Figure 3.
 
IFN-γ production by PBMCs and CD4+ T cells. Cells were cultured with anti-CD3 and anti-CD28 antibodies in the presence or absence of OPN for 72 hours. (A) IFN-γ production by PBMCs from healthy controls (n = 15), patients with inactive VKH (n = 8), and patients with active VKH (n = 8). (B) IFN-γ production by CD4+ T cells from healthy controls (n = 8), patients with inactive VKH (n = 7), and patients with active VKH (n = 8).
Effect of OPN on the Production of IL-17
PBMCs and CD4+ T cells from VKH patients and healthy controls cultured with OPN in the presence of anti-CD3 and anti-CD28 antibodies were used to evaluate the influence of this molecule on IL-17 production. A significantly increased production of IL-17 was observed in patients with active VKH compared with patients with inactive VKH (PBMCs, P < 0.001; CD4+ T cells, P = 0.002) or controls (PBMCs, P < 0.001; CD4+ T cells, P < 0.001). OPN significantly promoted the production of IL-17 by PBMCs (P = 0.026) and CD4+ T cells (P = 0.022) from patients with active VKH but not from patients with inactive VKH or healthy controls (Figs. 4A, 4B).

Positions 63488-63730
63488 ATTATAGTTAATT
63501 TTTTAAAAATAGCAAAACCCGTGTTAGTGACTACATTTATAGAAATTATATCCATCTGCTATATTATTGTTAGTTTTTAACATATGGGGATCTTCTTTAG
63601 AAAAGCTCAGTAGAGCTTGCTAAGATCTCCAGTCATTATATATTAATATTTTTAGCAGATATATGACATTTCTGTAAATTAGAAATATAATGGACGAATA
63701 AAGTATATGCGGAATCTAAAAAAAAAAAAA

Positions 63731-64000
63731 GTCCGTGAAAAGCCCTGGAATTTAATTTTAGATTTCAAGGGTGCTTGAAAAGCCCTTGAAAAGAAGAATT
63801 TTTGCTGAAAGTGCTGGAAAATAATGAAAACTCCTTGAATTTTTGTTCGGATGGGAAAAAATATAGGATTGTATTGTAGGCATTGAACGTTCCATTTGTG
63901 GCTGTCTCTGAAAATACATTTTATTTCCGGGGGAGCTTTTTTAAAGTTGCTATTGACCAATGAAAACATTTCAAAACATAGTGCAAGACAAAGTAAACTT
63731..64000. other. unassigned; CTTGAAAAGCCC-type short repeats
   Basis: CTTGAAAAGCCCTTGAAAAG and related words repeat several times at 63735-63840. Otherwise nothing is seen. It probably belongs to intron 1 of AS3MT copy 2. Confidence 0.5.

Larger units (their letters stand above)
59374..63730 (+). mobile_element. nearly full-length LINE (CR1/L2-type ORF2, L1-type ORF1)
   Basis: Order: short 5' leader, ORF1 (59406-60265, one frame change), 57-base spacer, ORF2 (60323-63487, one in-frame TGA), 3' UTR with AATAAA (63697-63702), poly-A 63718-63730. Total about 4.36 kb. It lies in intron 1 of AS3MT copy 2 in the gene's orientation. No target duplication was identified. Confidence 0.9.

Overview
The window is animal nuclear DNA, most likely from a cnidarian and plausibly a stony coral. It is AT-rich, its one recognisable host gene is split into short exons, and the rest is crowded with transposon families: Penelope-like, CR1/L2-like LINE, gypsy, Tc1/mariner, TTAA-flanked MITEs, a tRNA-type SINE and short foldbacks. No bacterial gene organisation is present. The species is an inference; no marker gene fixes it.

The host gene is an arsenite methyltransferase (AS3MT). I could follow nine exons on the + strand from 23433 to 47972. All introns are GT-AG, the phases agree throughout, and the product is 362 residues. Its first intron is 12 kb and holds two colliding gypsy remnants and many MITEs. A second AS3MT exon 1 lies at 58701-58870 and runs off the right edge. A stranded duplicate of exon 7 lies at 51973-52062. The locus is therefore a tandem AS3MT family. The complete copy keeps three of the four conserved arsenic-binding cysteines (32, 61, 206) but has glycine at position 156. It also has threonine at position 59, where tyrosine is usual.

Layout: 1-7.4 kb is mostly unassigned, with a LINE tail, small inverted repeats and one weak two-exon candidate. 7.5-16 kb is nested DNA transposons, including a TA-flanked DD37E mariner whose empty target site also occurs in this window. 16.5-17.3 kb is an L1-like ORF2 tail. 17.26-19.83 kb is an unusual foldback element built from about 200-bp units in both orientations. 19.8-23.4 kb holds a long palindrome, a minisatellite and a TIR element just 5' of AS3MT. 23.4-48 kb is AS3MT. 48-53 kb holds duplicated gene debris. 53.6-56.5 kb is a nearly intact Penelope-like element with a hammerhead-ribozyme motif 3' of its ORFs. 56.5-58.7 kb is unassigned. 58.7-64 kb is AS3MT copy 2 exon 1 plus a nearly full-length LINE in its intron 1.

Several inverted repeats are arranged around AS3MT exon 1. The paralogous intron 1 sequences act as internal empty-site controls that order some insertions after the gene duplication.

Figure 4.
 
IL-17 production by PBMCs and CD4+ T cells. Cells were cultured with anti-CD3 and anti-CD28 antibodies in the presence or absence of OPN for 72 hours. (A) IL-17 production by PBMCs from healthy controls (n = 14), patients with inactive VKH (n = 8), and patients with active VKH (n = 8). (B) IL-17 production by CD4+ T cells from healthy controls (n = 10), patients with inactive VKH (n = 7), and patients with active VKH (n = 8).
Figure 4.
 
IL-17 production by PBMCs and CD4+ T cells. Cells were cultured with anti-CD3 and anti-CD28 antibodies in the presence or absence of OPN for 72 hours. (A) IL-17 production by PBMCs from healthy controls (n = 14), patients with inactive VKH (n = 8), and patients with active VKH (n = 8). (B) IL-17 production by CD4+ T cells from healthy controls (n = 10), patients with inactive VKH (n = 7), and patients with active VKH (n = 8).
Genetic Polymorphisms of OPN and Its Receptors in VKH Patients